Bats Do Not Live in My House

Bats do not live in my house, according to the bat man. They’re not sleeping in the attic right now and they’re not going to leave this evening, come back a couple hours later with bellies full of bugs and poop on all my attic stuff. That’s not what’s going on.

Less than 24 hours ago I was bent over an exam table in the ER getting a rabies shot in my left butt cheek. Interesting fact about your butt: if you stand pigeon-toed and bend over, you can’t flex your glutes. (The nurse who was pinching my butt and stabbing me there learned that in the Service.) Anyway, a deep muscle shot is slightly more pleasant if you’re not flexing the muscle while it’s happening.

I got a shot in my right cheek, too. And in both shoulders and my right leg. That was Day Zero. There’s also a Day Three, Seven and Fourteen.

I do not have rabies.

More than 24 hours ago, Mrs. Bacon and I were watching TV when a shadow flew past the couch. “A bat!” I yelled. I may have yelled “A fucking bat!” I was definitely thinking, “There’s a fucking bat in our house! What the fuck?!”

When you have a bat in the house, it’s appropriate to throw around f-bombs like so much confetti. If you look up WTF in the dictionary, you’ll see a picture of a bat in a house.

When you have a bat in the house, it’s perfectly acceptable to panic. It’s not like having a bird in the house; birds flap around and make a lot of noise and they’re easy to find. Eventually, after following them around for a while, you’ll shoo them out a window. A bat is utterly silent when it flies and disappears when it lands. Furthermore, after landing and vanishing, it might go to sleep for 16 hours. It’s horrifying.

When you have a bat in the house, it is correct to get angry at your spouse for not knowing exactly how to get a goddamn bat out of the house.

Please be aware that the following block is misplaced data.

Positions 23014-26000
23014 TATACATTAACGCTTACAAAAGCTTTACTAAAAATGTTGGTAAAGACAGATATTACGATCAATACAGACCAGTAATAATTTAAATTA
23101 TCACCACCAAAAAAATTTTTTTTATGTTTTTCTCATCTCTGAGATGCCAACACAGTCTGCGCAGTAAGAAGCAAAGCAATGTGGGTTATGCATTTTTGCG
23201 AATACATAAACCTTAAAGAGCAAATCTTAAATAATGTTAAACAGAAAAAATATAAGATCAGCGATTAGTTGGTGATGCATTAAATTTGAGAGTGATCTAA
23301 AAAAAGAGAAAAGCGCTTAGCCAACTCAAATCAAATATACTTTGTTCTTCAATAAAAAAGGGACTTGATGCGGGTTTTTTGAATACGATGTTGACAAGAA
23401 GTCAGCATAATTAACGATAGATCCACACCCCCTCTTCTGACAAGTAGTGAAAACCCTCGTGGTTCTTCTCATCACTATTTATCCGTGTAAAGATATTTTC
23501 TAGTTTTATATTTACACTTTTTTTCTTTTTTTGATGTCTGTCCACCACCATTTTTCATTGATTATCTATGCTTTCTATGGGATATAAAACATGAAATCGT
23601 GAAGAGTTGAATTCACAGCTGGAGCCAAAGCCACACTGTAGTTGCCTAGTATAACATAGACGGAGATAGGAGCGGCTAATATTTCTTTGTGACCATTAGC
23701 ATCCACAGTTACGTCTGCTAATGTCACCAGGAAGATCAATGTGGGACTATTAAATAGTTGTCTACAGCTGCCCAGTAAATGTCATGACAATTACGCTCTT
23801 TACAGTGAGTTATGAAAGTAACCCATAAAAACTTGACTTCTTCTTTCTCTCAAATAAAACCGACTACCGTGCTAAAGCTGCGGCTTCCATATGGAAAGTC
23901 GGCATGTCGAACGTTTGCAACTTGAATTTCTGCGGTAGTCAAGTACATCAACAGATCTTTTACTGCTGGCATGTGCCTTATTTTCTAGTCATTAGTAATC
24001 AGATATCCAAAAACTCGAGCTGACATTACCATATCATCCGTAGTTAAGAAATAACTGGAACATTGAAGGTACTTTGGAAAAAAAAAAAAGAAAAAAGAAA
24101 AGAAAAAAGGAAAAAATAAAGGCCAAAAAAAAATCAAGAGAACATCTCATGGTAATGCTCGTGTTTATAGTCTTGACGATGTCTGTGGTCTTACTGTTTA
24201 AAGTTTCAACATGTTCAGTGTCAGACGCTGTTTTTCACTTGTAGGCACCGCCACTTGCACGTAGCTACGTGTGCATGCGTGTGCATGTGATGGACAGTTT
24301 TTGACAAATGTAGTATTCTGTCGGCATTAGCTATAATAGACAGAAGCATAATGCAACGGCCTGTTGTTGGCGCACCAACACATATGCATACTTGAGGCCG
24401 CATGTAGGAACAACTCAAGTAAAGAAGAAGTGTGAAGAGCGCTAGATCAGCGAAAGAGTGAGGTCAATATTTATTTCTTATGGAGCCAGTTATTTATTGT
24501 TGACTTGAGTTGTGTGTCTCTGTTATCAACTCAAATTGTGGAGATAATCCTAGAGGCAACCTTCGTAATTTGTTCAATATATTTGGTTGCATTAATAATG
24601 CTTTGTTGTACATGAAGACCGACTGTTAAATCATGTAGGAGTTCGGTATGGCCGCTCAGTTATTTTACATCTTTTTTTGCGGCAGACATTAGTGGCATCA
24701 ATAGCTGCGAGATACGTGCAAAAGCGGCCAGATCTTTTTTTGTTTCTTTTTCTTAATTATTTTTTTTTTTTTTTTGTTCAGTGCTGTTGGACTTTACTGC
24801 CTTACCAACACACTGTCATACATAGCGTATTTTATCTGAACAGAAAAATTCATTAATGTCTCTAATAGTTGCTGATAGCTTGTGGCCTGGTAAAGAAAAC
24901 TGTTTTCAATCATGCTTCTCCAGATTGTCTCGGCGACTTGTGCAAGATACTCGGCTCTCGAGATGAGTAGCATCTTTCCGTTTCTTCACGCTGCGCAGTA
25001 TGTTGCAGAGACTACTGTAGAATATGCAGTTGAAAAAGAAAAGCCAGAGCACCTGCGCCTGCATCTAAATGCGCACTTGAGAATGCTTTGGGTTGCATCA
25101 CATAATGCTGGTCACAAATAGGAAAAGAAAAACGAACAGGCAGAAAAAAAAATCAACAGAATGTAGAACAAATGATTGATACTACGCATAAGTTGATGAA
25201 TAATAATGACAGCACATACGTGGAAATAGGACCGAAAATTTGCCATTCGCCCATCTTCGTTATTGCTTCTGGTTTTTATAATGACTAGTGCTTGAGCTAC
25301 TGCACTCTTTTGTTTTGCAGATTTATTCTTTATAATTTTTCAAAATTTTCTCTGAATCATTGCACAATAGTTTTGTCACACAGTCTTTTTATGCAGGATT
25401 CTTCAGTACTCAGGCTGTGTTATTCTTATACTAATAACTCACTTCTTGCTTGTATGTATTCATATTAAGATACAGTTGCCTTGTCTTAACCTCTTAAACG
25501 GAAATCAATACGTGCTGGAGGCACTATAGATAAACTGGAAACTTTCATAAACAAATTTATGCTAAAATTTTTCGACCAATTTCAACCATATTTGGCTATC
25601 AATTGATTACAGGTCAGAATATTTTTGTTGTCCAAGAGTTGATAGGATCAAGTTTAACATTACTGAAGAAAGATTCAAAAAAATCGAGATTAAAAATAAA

Fact: Bats are the ugliest animals on Earth.

A lot happened before I had the bat cornered between an open door and an open window. A LOT. I knocked over some dishes drying next to the sink. Mrs. B kicked a flip flop at me. When I finally had the bat cornered, I sighed in relief. It was just a matter of time before it flew out.

I’ll never forget watching the baby bat detach from its mother. “Did. You. See. That?” I asked Mrs. B. She had not. She’d been hiding under a towel for several minutes at that point because my description of one bat becoming two was “like dialog from a horror movie.” While the mother was swooping around the confined upstairs hallway, I was at the bottom of the stairs looking up at the foulest baby animal in the universe clumsily slithering and clawing along the trim above my bedroom door.

My bedroom door.

I can’t believe I’m about to say this, but I lost track of the baby. The mother would occasionally fly down the stairs and look at me, which kind of broke my concentration. I can tell you, however, that at some point the baby was nowhere to be seen. The mother came down again and was low enough that I was able to stare her directly in the eye and deflect her out the door with a towel. I slammed the door shut with my foot and that was that.

Except, of course, that there might be a baby bat upstairs. I crept up the steps and looked around. There was literally nowhere for it to hide, and it was gone. Did it re-attach to its mom before she flew off? Probably. Did it fly out the open window at the top of the stairs? Could be. Did it fall on the ground and crawl under a bedroom door? Jesus, maybe.

So, like I said, I do not have rabies. Did the bat bite me? No. Did it scratch me or spit on me? No. Did I touch it? Not really. So why am I getting vaccinated? Because every year, one or two people in the US die of rabies and it’s always because they came in contact with a bat and didn’t even know it. I know I came in contact with a bat (sort of). Plus, rabies is absolutely horrible, 101% fatal and completely preventable. I’d feel pretty stupid if I died of rabies in a month because I didn’t feel like getting vaccinated.

There could be a baby bat under my bed right now.